Single Molecule Spectroscopy of Amino Acids and Peptides by Recognition Tunneling

Abstract

The human proteome has millions of protein variants due to alternative RNA splicing and posttranslational modifications, and variants that are related to diseases are frequently present in minute concentrations. For DNA and RNA, low concentrations can be amplified using the polymerase chain reaction, but there is no such reaction for proteins. Therefore, the development of single molecule protein sequencing is a critical step in the search for protein biomarkers. Here we show that single amino acids can be identified by trapping the molecules between two electrodes that are coated with a layer of recognition molecules and measuring the electron tunneling current across the junction. A given molecule can bind in more than one way in the junction, and we therefore use a machine-learning algorithm to distinguish between the sets of electronic ‘fingerprints’ associated with each binding motif. With this recognition tunneling technique, we are able to identify D, L enantiomers, a methylated amino acid, isobaric isomers, and short peptides. The results suggest that direct electronic sequencing of single proteins could be possible by sequentially measuring the products of processive exopeptidase digestion, or by using a molecular motor to pull proteins through a tunnel junction integrated with a nanopore. The proteome is likely a much better molecular indicator of the current health status of humans than the genome,2 but proteomic data are harder to acquire.3 Protein sequences deduced from cDNA lack information about alternative splicing and post-translational Users may view, print, copy, and download text and data-mine the content in such documents, for the purposes of academic research, subject always to the full Conditions of use:http://www.nature.com/authors/editorial_policies/license.html#terms Correspondence and requests for material should be addressed to SL. *These authors contributed equally Author Contributions YZ and HL carried out tunneling measurements with assistance from SS, WS and JI. BA wrote the SVM code and analyzed data. BG contributed to the analysis. SM carried out force spectroscopy experiments. CB and SB carried out the electrospray MS. PZ and SL designed experiments and SL wrote the paper. Competing Financial Interests YZ, PZ and SL are named as inventors in patent applications. SL is cofounder of a company based on this technology. Additional Information Supplementary Information accompanies this paper. HHS Public Access Author manuscript Nat Nanotechnol. Author manuscript; available in PMC 2014 December 01. Published in final edited form as: Nat Nanotechnol. 2014 June ; 9(6): 466–473. doi:10.1038/nnano.2014.54. A uhor M anscript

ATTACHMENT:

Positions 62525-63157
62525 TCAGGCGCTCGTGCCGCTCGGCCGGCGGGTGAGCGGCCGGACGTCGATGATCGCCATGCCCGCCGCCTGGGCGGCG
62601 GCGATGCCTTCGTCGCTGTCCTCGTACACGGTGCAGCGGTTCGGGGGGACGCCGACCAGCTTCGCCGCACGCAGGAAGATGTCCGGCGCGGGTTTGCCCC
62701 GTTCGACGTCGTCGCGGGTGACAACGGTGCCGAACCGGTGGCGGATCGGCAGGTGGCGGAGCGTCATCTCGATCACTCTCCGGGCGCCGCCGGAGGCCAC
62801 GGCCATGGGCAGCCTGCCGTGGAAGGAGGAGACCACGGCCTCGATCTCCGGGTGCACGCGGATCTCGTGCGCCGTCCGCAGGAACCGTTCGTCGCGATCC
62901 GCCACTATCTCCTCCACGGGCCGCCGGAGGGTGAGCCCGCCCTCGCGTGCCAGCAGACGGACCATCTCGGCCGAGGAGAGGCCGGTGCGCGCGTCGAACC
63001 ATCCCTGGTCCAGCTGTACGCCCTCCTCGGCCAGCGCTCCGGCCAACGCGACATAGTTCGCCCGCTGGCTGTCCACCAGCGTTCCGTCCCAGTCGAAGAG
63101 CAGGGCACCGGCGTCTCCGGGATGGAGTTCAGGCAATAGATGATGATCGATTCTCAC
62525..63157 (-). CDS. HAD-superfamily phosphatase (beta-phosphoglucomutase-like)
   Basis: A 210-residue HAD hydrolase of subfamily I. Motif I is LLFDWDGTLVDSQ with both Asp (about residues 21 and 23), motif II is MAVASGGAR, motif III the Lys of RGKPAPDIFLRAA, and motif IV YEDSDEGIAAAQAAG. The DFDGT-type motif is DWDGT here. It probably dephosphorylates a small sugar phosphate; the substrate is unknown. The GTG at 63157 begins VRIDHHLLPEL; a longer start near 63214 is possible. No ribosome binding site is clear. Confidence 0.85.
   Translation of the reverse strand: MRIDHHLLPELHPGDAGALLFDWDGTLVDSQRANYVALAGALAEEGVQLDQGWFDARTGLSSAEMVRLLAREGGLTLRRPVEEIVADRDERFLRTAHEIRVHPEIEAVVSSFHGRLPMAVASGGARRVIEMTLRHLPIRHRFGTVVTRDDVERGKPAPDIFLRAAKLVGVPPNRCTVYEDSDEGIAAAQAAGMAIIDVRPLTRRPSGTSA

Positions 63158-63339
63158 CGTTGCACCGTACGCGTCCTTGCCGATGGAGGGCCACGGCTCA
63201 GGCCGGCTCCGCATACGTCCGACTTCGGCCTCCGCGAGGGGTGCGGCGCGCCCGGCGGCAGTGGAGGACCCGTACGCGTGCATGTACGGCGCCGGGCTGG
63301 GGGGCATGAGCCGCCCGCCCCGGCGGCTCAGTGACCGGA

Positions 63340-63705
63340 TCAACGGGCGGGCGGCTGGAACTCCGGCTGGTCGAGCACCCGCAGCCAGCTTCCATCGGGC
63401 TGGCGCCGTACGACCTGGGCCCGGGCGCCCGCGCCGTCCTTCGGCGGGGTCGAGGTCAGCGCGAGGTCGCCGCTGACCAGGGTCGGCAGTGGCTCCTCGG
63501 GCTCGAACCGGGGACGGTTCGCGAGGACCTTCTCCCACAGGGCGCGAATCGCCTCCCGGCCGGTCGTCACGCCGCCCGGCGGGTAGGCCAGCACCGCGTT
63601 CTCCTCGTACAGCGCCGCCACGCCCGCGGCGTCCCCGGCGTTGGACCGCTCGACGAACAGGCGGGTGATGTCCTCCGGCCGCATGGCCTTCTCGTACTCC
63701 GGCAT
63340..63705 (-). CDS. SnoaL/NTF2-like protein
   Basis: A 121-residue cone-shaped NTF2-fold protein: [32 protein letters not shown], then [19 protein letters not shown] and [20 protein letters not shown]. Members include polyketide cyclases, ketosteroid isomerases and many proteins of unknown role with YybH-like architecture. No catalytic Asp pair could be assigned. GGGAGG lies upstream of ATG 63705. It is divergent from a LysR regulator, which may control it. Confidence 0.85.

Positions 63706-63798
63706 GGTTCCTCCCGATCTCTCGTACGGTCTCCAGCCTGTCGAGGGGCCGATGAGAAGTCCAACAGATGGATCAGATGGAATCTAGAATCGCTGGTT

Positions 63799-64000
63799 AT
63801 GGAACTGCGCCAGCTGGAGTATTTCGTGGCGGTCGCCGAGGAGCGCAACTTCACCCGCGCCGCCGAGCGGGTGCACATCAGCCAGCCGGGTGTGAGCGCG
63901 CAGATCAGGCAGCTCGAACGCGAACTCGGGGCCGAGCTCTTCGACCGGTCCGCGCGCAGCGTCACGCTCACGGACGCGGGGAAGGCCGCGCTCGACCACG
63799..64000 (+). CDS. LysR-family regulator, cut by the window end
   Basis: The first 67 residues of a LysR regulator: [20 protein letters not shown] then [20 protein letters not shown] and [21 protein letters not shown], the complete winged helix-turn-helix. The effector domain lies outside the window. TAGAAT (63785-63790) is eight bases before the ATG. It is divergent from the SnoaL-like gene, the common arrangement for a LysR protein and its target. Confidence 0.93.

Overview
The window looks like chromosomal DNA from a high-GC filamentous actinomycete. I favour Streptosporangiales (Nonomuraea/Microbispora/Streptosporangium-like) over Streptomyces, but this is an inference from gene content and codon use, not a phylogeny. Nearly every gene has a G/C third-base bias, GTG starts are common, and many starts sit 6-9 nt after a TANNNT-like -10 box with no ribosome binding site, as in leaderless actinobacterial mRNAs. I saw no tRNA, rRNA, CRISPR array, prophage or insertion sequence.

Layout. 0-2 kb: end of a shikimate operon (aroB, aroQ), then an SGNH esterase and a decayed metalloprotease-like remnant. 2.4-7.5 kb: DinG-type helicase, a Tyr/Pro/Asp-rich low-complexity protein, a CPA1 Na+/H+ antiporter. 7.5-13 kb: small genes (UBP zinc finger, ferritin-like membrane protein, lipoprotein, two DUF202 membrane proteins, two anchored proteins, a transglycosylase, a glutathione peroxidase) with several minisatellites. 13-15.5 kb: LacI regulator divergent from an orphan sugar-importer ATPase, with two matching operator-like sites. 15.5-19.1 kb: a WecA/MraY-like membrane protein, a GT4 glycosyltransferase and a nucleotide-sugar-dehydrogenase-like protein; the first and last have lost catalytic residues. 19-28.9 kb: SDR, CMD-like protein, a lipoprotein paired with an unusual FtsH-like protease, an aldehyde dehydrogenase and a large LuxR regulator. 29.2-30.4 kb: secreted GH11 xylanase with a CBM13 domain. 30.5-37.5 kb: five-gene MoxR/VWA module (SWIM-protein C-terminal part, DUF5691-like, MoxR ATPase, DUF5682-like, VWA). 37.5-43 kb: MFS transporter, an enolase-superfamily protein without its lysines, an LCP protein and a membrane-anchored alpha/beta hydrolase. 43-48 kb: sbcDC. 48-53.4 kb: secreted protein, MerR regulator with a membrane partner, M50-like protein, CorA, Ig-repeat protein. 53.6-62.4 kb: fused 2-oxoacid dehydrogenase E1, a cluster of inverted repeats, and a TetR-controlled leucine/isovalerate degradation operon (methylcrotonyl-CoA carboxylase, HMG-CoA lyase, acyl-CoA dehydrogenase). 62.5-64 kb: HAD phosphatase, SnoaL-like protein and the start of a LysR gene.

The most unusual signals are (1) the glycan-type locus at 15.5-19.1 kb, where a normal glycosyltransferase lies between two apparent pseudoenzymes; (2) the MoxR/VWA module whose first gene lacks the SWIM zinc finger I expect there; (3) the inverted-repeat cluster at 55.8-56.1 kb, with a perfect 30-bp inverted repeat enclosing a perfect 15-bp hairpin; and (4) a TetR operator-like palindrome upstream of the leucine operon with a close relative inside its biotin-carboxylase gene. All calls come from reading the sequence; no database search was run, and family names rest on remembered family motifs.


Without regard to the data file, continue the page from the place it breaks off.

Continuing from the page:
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@inproceedings{Zhao2014SingleMS, title={Single Molecule Spectroscopy of Amino Acids and Peptides by Recognition Tunneling}, author={Yanan Zhao and Brian Alan Ashcroft and Peiming Zhang and Hao Liu and Suman K. Sen and Weisi Song and JongOne Im and Brett J Gyarfas and Saikat Kumar Manna and Sovan Biswas and Chad R Borges and Stuart Lindsay}, year={2014} }